WASHINGTON — In a ranking of how the 50 states protect religious liberties, New York came in last, and Mississippi came in first.
The state rankings are part of the “Religious Liberty in the States Report,” issued by The Center for Religion, Culture and Democracy — an initiative of the First Liberty Institute, a nonprofit public interest law firm based in Texas.
The group issued its first report in the fall but hopes to continue this deep dive annually.
The report’s executive summary describes religious liberty as “an experience that extends beyond the physical walls and the operations of the nation’s houses of worship.” It also cautions that the exercise of religion requires “deliberate and nimble safeguarding,” particularly when the divergent views of Americans can be “arbitrated by government entities.”
The report based its state ranking on the number of religious liberty safeguards in each state, such as absentee voting to allow religious people to participate in elections on religious holidays, exemptions from childhood immunization requirements, and the existence of a Religious Freedom Restoration Act.
The rankings also indicated the ability of health care providers within the state to refuse to provide services that go against their religious beliefs, such as abortions, sterilizations, and contraception.
This report did not focus on other hot-button topics with religious liberty, such as state-funded scholarships for religious schools, adoption, and foster care, employment discrimination, and the treatment of prisoners. In some cases, those issues involved federal laws, so the report could not make a state-by-state comparison, but the report also indicated that these issues might be included in a future study.
For the state ranking, states scored points for the percentage of safeguards they had in place to protect religious liberty. Mississippi contained 82% of these safeguards, while New York only had 16% of them.
Mississippi did not have absentee voting or religious exemptions for vaccination requirements. New York only had two of the 11 safeguards used by the report: protections for religious health care workers who do not want to perform abortions and protections for religious officials who do not want to perform same-sex marriages.
New York lost points for not granting state doctors legal protections for refusing to perform sterilizations or prescribe contraception.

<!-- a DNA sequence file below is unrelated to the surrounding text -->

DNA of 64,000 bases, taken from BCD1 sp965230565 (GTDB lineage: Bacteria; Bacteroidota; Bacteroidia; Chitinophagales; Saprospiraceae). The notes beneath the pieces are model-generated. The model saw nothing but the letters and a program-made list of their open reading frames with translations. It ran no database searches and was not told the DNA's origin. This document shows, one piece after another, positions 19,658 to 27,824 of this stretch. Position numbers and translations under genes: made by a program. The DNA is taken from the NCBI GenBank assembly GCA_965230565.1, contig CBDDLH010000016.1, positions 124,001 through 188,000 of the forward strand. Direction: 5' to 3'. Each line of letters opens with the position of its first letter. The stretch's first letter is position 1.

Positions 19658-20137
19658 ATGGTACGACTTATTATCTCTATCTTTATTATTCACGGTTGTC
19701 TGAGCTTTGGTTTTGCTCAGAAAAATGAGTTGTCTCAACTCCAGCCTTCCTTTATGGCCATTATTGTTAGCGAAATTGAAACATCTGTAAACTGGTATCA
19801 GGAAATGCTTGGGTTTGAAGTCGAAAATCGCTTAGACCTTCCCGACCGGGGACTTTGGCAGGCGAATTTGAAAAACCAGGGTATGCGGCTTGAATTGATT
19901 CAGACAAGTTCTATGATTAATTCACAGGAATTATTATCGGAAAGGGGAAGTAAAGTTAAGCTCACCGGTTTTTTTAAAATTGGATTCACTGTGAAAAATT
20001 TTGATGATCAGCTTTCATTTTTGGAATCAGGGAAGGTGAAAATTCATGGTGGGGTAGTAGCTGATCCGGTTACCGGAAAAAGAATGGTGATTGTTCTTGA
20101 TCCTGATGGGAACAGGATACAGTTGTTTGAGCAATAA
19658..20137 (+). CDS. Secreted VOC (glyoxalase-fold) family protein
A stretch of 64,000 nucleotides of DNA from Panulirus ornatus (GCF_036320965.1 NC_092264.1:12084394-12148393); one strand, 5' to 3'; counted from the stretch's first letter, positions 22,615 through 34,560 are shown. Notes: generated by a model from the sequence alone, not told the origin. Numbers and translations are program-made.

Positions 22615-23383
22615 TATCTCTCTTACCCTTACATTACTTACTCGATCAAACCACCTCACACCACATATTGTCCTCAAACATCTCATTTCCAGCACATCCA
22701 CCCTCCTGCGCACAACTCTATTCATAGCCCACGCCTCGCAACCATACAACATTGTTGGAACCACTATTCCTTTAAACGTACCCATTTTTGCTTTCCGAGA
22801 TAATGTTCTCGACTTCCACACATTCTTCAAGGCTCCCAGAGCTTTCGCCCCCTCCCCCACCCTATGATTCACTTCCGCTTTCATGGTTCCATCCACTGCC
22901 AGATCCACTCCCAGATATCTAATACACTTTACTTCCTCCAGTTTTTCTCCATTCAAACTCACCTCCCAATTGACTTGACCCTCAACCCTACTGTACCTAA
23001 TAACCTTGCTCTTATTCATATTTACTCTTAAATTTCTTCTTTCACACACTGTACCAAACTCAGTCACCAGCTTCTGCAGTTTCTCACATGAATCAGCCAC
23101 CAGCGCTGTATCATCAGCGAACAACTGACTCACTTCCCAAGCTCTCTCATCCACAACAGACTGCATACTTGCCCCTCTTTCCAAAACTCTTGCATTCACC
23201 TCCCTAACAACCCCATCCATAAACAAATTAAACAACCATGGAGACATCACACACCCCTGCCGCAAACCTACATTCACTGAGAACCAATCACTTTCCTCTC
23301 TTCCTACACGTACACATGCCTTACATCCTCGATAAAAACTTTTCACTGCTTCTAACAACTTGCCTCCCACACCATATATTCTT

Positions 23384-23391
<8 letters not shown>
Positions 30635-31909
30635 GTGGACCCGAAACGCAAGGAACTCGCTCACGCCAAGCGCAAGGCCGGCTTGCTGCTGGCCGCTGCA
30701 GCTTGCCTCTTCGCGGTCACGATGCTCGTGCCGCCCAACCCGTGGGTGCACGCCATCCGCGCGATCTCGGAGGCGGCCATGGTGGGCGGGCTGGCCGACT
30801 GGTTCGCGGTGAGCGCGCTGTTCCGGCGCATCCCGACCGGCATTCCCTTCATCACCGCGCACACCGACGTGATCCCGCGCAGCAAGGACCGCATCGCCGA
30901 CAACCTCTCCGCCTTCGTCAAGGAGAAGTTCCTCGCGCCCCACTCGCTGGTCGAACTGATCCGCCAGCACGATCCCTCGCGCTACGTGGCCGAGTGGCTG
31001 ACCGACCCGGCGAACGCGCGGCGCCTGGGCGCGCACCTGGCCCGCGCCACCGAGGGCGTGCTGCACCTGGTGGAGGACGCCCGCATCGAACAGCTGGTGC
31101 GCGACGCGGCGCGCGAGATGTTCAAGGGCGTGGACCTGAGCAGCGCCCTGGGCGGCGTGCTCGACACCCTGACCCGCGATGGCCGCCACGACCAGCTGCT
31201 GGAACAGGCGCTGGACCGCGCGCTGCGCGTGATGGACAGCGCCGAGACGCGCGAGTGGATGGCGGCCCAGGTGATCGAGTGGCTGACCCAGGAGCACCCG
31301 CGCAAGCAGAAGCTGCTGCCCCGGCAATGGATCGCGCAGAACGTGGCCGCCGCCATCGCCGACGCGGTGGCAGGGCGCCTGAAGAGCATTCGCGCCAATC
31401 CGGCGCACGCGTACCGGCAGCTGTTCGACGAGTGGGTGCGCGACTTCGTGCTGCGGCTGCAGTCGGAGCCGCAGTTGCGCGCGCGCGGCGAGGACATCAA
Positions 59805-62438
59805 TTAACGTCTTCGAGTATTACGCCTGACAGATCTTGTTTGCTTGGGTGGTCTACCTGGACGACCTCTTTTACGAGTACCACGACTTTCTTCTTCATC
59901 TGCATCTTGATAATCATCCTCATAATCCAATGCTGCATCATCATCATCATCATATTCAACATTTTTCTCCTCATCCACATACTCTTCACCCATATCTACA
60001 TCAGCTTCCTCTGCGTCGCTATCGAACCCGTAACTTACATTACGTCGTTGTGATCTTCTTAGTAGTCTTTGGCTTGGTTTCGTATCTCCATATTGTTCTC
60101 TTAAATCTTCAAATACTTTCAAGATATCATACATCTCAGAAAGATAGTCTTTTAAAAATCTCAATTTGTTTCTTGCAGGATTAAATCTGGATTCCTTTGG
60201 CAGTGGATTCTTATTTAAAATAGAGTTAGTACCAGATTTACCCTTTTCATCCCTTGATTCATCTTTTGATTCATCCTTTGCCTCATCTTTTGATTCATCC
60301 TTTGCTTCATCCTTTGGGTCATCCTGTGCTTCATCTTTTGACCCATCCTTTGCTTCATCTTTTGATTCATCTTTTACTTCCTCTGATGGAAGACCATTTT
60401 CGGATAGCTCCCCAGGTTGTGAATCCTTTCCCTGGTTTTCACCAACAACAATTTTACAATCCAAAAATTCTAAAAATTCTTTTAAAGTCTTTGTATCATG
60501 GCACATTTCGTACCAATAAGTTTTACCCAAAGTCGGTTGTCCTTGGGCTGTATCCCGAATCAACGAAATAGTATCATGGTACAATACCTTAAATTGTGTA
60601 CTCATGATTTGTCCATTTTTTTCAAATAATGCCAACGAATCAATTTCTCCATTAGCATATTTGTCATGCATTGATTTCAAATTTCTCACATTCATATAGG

West Virginia and California ranked just above New York in the report, and Illinois ranked second after Mississippi.
An overview of the findings shows that 45 states had the religious exemption to childhood vaccination requirements, and 40 states allow absentee voting for religious reasons. Thirty-three states have religious exemptions to the health insurance mandate requiring employers to cover their employees’ contraceptives in health care plans.
Mississippi had the most exemptions in place for religious officials, public officials, and businesses that do not want to participate in same-sex weddings, while 30 states did not have any protection for those objecting to participating in same-sex weddings for religious reasons.
U.S. Catholic bishops have also been keeping tabs on religious liberty issues on the federal and state levels.
The Committee for Religious Liberty at the U.S. Conference of Catholic Bishops lists current threats to religious liberty on its website and points out that “although Americans generally do not face the kind of violent persecution endured by many people of faith around the world,” many face what Pope Francis has described as a form of “polite persecution.”
At the top of the committee’s list is the mandate by the U.S. Department of Health and Human Services requiring employers to cover contraceptive and abortion-inducing drugs in their employee health insurance, even if the employer objects on moral grounds.
The committee also listed foster care programs that have been revoked for their refusal to place children with same-sex couples and state laws that forbid “harboring” undocumented immigrants. It also noted discrimination against small church congregations when policies prevent church groups from renting public schools on weekends for church services.
The report by the Center for Religion, Culture and Democracy pointed out in its summary that recent changes in laws “including anti-discrimination laws in employment and public accommodations, health insurance mandates, and others — have triggered more complicated and heated competing liberty claims.”
It said that even though religious people are “generally not the intended focus of these laws, those who believe that their religious living and practice extend beyond worship, narrowly defined, may nonetheless encounter obstacles to their religious liberty.”